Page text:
[Grok-dev] Re: grok and complicated permissions

Wichert Akkerman wichert at wiggy.net
Wed Sep 26 17:00:50 EDT 2007

Previously Martijn Faassen wrote:
> Brandon Craig Rhodes wrote:
> >I have read PvW's book and also example Grok code, and am not finding
> >a complicated enough security scheme for my needs.  It looks like the
> >default scheme (which is similar to the one used in Plone 2) involves
> >giving actors permissions expressed as strings ('Create mammoth') and
> >then saying that certain grok.Views (or, in pure Zope 3, that certain
> >object attribute accesses) require that permission.
> >
> > 1) I need more interesting rules.  For example, if "Change password"
> >    is a permission required to use my "ChangePasswordView", then in
> >    my case it will depend on the combination of who is attempting the
> >    change and whose account they are acting on.  The rule will be
> >    something like: "If you are a campus-wide admin, you can change
> >    the password of any account; but if you are department-hired
> >    admin, then you can only change the passwords of users who work
> >    for your department."
> [snip]
> You could solve this by using local roles given suitably organized 
> object hierarchies. You allow anyone with the 'Change password' 
> permission to access the ChangePasswordView. You store these objects per 
> department and then give someone a local role (or permission) on the 
> department they're allowed to edit.
> Alternatively you can go for an entirely new zope security policy. 
> Zope's security policy is replacable. zope.app.securitypolicy implements 
> the default one, but it is replacable. A bigger task, of course.
> > 2) Part of what attracted me to Zope 3, as I read PvW's book, was
> >    that objects can be protected rather than views.  I like the idea
> >    of saying what can and can't be done to objects themselves.
> >
> >    If I have to protect an account from having its password changed,
> >    for example, I can restrict access to its "change_pw()" method and
> >    know that no present or future View will accidentally get coded in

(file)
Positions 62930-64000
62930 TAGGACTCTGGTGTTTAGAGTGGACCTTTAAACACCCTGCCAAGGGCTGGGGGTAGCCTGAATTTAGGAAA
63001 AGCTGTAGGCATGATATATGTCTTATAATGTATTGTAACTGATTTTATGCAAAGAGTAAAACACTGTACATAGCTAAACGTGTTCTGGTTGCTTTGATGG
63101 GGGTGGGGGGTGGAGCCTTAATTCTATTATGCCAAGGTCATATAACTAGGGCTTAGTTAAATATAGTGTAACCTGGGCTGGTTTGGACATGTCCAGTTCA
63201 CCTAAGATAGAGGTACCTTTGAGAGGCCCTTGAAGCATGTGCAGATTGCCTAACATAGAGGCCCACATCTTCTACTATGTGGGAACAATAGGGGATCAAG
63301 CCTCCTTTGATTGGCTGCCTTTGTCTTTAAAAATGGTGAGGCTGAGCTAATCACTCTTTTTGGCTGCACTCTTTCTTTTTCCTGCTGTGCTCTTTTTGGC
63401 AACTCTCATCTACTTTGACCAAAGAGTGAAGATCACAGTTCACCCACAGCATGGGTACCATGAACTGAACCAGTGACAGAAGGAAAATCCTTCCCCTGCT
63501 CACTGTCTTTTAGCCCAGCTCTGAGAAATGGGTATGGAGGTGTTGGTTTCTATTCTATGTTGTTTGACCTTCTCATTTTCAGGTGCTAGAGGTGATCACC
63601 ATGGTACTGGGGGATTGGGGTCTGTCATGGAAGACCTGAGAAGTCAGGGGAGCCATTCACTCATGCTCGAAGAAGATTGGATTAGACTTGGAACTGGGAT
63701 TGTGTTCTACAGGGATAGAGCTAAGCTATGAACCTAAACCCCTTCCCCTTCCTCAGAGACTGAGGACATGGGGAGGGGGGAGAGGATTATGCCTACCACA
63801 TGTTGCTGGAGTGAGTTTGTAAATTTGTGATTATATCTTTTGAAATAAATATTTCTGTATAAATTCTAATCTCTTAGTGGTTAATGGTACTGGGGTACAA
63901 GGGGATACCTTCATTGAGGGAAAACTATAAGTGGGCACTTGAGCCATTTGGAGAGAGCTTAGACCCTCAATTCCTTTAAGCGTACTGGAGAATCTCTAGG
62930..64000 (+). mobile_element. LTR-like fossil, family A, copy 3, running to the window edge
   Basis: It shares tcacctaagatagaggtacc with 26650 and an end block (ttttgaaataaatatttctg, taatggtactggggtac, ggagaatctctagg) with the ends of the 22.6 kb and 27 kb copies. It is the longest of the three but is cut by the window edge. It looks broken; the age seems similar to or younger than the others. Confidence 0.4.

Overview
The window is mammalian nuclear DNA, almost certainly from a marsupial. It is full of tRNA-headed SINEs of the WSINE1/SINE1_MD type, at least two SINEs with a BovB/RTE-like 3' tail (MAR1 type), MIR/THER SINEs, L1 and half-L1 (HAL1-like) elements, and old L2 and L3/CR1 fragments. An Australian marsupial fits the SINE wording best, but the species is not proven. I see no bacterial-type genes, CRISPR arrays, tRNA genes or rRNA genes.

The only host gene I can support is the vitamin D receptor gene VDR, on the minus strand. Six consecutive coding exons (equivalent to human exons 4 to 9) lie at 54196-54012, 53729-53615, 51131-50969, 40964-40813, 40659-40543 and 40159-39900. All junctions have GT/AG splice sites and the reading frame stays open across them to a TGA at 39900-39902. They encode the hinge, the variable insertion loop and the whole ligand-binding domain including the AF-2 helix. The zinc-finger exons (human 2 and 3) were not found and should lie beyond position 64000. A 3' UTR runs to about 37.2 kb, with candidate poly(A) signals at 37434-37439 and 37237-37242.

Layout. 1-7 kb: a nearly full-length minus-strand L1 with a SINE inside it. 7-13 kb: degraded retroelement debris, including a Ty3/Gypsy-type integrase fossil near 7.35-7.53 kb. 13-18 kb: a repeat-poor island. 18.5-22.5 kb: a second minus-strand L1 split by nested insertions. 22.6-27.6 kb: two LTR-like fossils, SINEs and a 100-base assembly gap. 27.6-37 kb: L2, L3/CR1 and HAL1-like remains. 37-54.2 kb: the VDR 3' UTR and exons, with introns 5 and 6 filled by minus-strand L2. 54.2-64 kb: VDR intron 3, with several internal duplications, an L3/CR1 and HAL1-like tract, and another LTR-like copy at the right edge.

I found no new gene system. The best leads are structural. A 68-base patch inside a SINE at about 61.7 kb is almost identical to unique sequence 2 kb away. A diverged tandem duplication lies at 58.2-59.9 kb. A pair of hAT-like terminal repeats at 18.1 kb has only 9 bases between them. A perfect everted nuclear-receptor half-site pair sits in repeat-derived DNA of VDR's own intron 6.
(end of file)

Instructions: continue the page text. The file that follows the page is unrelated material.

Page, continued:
> >    such a way as to let an agent run the method.
> This sounds nice in theory. In practice while developing with Zope 3, it 
> tended to slow me down enormously, as Zope 3's security policy was to 
> make everything private by default. Of course the first five tries while 
> developing you'd forget to open exactly those permissions with exactly 
> the required permissions. Early on during development you just want to 
> see stuff on your screen and not actually worry about permissions yet. 
> This is why we deliberately pulled all of this out of Grok. If a 
> security system is secure by default but actually frustratingly hard to 
> reason about, it won't be secure in the end.
> That said, I know there is an interest in seeing this work with Grok 
> though. Grok should definitely not be standing in the way of making this 
> work (currently its own publication rips off security proxies, and this 
> behavior should become optional). Perhaps a security system where 
> methods are public by default, and a @grok.require decorator system to 
> annotate such methods with permissions, is actually workable. 
> Experimentation awaits us.
> >    Do we have a story yet for how Grok security, which from what I
> >    can tell is built around Views, can be pushed back down on to
> >    objects and their attributes?
> If you modify Grok's publication and stop it from removing the security 
> proxies automatically, you're quite far along already. You'd also need 
> to write grokkers that then act on whatever information @grok.require 
> leaves behind in the class or module and registers it with Zope 3.
> Note that Zope 3's security system is limited; no security checks are 
> made for objects returned by a catalog query for instance, or objects 
> that you retrieve by getUtility. At the same time it's also pervasive: 
> get a security proxy into the wrong parts of your codebase and it will 
> tend to gum up the works in frustrating ways.
> > One of the things that I have,
> >    actually, enjoyed about Plone is that if you protect a piece of
> >    content, then it magically disappears from both its own views and
> >    all views of its container (of which there are sometimes two or
> >    three that might list or let you rename the object!) for not
> >    authorized users, but everything else on each page continues to be
> >    displayed for them.  It's neat to be able to create complex views
> >    that show a dozen things, and know that one of the dozen will be
> >    missing but leave the page functioning if a security setting turns
> >    off access to it.
> Actually this is something that a security system by itself does not do. 
> Plone (or CMF) must somewhere be inspecting the objects permissions and 
> not returning these as results. Someone more knowledgeable about Plone 
> will be able to tell you where it does this.

It's a special catalog index that indexes which roles, users and groups
have view permission on the object. 


Wichert Akkerman <wichert at wiggy.net>    It is simple to make things.
http://www.wiggy.net/                   It is hard to make things simple.

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